OAFE: your #1 source for toy reviews
B u y   t h e   t o y s ,   n o t   t h e   h y p e .

what's new?
message board
Twitter Facebook RSS      


Marvel Legends
by yo go re

A deadly amusement park? I thought they closed that place down!

A brilliant assassin with shadowy origins, Arcade makes up for his lack of physical strength with a keen intellect and a vast personal fortune.

I've gone on record saying the best way to introduce the X-Men to the MCU would be to start with a Disney+ series focusing on the orginal five as teens. You do eight episodes, each one representing a single semester of their high school experience, with "monster of the week" style threats, smaller villains who could never carry a movie on their own. Blob or Vanisher might not be interesting enough for two full hours, but 50 minutes? Interspersed with CW-style teen drama? Sure, that could do it. Then the season finale is them getting caught on Krakoa, leading into Giant-Size X-Men #1 as the basis for the eventual movie. Anyway, an episode with a Jigsaw-like Arcade and his Murderworld would fit into that formula perfectly.

Arcade's whole shtick is theme parks, so he dresses like a dapper carnival barker: a crisp white suit, green shirt, and yellow bowtie with red polka dots. For this particular figure, they've reused the "Marvel Legacy" Professor X jacket, the one that has a built-in vest, because that's more stylish. The tie is new, obviously, and because Arcade is sensitive about his height, he wears thick platform shoes. It's not that the figure is any shorter than usual, of course - that would have required new legs to be molded, and they weren't doing that. So you'll just have to pretend.

To be fair, though, molding new legs might have been a good thing. This figure has all the articulation you would expect this body to have, but the hips on my figure just do not want to move. They go out to the sides just fine, but forward and back? You can forget it! It's a good thing he doesn't have a chair to sit on, because he'd have to just stand behind it forever. I wonder if heat or cold would be the thing to fix it?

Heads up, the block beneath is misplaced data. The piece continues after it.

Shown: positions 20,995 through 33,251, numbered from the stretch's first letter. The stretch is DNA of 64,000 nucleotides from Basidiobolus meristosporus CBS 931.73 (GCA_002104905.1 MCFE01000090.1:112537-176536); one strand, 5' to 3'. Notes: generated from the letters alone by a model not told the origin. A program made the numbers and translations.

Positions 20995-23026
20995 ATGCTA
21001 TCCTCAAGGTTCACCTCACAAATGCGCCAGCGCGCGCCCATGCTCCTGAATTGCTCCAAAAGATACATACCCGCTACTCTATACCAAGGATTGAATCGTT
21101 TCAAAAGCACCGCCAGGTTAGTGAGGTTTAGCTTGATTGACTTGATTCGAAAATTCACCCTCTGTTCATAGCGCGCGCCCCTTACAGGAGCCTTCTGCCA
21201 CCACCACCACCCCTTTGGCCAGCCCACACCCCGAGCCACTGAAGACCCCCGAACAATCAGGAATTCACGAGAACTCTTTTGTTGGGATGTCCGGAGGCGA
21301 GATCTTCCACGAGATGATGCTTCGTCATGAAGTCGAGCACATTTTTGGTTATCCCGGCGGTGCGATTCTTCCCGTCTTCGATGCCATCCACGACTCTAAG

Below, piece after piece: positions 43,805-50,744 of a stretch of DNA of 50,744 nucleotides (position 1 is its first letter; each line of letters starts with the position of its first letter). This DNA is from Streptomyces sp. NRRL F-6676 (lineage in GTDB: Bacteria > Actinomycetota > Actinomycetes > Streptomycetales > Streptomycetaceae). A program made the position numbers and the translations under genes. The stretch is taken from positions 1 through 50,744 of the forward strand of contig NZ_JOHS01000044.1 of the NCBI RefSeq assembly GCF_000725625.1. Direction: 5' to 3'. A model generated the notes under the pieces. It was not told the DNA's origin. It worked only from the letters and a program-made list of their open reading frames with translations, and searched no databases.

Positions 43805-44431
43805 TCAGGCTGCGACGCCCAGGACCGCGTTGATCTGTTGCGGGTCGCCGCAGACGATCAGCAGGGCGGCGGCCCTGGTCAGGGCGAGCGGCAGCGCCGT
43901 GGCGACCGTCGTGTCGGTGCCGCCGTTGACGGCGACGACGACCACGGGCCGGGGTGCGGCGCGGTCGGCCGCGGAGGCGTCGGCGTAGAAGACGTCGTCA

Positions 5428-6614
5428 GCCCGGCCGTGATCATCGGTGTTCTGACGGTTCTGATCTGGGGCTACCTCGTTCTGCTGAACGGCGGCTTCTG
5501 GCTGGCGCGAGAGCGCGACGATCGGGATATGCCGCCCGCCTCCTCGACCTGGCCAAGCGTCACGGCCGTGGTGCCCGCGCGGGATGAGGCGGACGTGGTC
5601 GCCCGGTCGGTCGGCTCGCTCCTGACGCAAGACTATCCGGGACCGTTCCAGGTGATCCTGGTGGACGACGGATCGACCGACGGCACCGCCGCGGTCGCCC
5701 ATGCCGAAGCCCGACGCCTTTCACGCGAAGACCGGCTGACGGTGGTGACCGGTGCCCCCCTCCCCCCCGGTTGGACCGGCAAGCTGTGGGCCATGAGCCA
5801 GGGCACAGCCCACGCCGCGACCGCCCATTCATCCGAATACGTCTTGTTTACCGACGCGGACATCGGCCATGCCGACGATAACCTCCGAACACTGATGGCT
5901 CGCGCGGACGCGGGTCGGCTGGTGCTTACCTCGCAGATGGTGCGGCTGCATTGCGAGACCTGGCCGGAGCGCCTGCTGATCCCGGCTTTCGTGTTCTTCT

For most of the character's existence, he's looked like Evil Ron Howard. If Ron Howard had hair, I guess. He's an insufferably smug white boy with an annoying smile and his red hair styled into a wavy 1950s haircut. It really flares out to the sides, and has a ducktail in the back. They could have chosen to show him laughing maniacally at whoever is currently trapped in one of his games, but this works.

In recent years, he's begun to look a little more dishevled. It's not nearly as iconic an appearance, but Hasbro has included an alternate head that has longer, shoulder-length hair. This head also features a broader smile, with a few of the teeth showing, so we're really disappointed they didn't do what they did with Drizzt and make the hair swappable between the two. There are already ears sculpted under the hair where you'll never see them, snd the short hair is a separate piece on that head, so why not allow us some variety?

When it comes to accessories, the thing Arcade most often uses is "a whole-ass funhouse," so there's no way that would fit inside the standard Marvel Legends packaging. So what we get instead is a simple golden cane with a light blue orb at the top. Sure, that makes sense for him, why not? It adds to his stylized showman personality.

The figure also includes the right leg of this series' Build-A-Figure, Xemnu the Titan.

Despite being a very simple figure to make, it's never seemed like Arcade was a likely candidate to get a toy - he's just too plain, and his gimmick would never fit in anything short of a full-sized playset. So this may be a glorified repaint, but we're glad he finally found a place in this supervillain-themed ML series.

-- 09/19/21

back what's new? reviews

Report an Error 

Discuss this (and everything else) on our message board, the Loafing Lounge!

Entertainment Earth

that exchange rate's a bitch

© 2001 - present, OAFE. All rights reserved.
Need help? Mail Us!